Fort Myers Police, community work to end silence
Relay Against Violence held in Dunbar.
by Jackie Winchester
Fort Myers police and the Dunbar community continue their efforts to work together and defeat criminals.
The Police Department held its first Relay Against Violence on Saturday at Clemente Park.
Much like the annual Relay for Life and other charitable walks, this one put together teams who walked around the park, showing unity against crime.
Community Policing Officer Yvetta Dominique said the event was excellent, and it shows the community is responding.
“They're opening up a little bit more,” she said. And Saturday's event was another way for the department to tell residents it can't be done without them.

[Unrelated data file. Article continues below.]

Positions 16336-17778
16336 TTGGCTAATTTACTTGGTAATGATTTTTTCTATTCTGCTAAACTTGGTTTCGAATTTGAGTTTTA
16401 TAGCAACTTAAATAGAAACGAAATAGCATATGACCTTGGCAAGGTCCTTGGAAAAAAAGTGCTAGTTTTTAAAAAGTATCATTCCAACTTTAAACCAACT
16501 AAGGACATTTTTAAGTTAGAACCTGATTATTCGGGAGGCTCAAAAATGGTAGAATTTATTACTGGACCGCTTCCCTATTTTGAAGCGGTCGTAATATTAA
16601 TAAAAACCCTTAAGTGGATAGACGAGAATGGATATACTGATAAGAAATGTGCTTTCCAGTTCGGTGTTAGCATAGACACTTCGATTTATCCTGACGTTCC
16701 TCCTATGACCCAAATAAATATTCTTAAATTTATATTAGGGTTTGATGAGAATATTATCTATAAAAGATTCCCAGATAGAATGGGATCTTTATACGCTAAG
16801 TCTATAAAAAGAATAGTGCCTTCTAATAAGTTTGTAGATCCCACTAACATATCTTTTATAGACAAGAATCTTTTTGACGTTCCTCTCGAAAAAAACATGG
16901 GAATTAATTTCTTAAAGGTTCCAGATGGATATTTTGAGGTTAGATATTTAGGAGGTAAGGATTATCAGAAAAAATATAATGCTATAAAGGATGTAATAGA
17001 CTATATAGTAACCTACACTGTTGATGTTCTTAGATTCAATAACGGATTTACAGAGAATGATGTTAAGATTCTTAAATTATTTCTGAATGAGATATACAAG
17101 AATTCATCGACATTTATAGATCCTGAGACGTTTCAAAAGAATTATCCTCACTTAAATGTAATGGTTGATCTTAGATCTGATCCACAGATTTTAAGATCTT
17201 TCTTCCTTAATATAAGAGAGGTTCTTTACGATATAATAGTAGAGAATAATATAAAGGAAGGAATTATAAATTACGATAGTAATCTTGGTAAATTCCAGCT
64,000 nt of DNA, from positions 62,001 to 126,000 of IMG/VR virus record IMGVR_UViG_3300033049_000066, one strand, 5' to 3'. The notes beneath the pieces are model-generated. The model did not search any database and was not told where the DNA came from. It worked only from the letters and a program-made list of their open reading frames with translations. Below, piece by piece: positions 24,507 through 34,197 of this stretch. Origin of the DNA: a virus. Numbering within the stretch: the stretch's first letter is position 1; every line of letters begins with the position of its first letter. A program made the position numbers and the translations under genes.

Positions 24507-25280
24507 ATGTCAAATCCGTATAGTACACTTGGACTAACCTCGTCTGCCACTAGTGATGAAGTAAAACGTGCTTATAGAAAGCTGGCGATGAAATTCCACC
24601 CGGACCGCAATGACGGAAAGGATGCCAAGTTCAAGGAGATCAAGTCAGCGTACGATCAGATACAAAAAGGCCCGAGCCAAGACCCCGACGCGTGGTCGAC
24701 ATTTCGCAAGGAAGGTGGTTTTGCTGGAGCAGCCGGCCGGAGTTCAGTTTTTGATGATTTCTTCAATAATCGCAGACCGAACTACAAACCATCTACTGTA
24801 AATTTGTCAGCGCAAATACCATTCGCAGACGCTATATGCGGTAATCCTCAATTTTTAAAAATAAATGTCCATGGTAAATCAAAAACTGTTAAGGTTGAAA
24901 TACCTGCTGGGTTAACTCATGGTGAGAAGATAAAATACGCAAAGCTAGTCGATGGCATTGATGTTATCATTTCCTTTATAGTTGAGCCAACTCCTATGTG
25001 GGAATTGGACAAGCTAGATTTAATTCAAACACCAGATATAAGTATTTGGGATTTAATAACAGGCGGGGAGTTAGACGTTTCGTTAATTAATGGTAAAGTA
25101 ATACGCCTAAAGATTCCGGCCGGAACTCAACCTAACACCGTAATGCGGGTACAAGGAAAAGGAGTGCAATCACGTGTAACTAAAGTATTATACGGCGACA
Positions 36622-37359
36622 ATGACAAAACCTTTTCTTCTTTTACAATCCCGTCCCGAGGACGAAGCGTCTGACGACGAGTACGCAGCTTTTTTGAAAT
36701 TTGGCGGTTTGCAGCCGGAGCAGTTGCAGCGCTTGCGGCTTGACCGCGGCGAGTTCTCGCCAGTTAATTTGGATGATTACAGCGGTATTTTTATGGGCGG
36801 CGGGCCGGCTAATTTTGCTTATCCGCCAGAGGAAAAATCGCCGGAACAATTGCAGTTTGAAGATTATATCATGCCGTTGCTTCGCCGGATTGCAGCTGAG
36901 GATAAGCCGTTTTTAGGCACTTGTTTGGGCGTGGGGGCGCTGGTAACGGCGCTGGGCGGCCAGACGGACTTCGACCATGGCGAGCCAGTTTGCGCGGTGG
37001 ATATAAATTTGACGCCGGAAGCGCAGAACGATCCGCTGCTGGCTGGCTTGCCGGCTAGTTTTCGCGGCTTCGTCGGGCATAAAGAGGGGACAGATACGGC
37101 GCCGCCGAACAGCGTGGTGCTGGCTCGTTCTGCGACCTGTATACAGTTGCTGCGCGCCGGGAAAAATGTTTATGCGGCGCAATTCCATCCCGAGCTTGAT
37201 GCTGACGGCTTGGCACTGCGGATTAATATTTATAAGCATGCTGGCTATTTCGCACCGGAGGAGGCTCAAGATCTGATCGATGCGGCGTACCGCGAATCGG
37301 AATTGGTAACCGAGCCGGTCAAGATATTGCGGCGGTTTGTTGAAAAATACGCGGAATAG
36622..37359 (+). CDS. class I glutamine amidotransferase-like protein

The department released its mid-year crime report in August, showing a downward trend in violent crime. At this time last year, Fort Myers had seen 20 homicides. This year, only nine have been recorded.
Much of that drop is being attributed to not only police work, but to help of residents, who in the past have been apprehensive about getting involved.
Chief Doug Baker said whenever there is outreach, even if it's just one resident, it's a positive outcome.
“We have to remain consistent, continue to be involved in the community and continue to build on those relationships,” he said.
Fort Myers Mayor Randy Henderson was among walkers at Saturday's event, which he said helps create a sense of awareness.
“The last four years, that's been the most prominent change,” he said of officers being more visible in the community.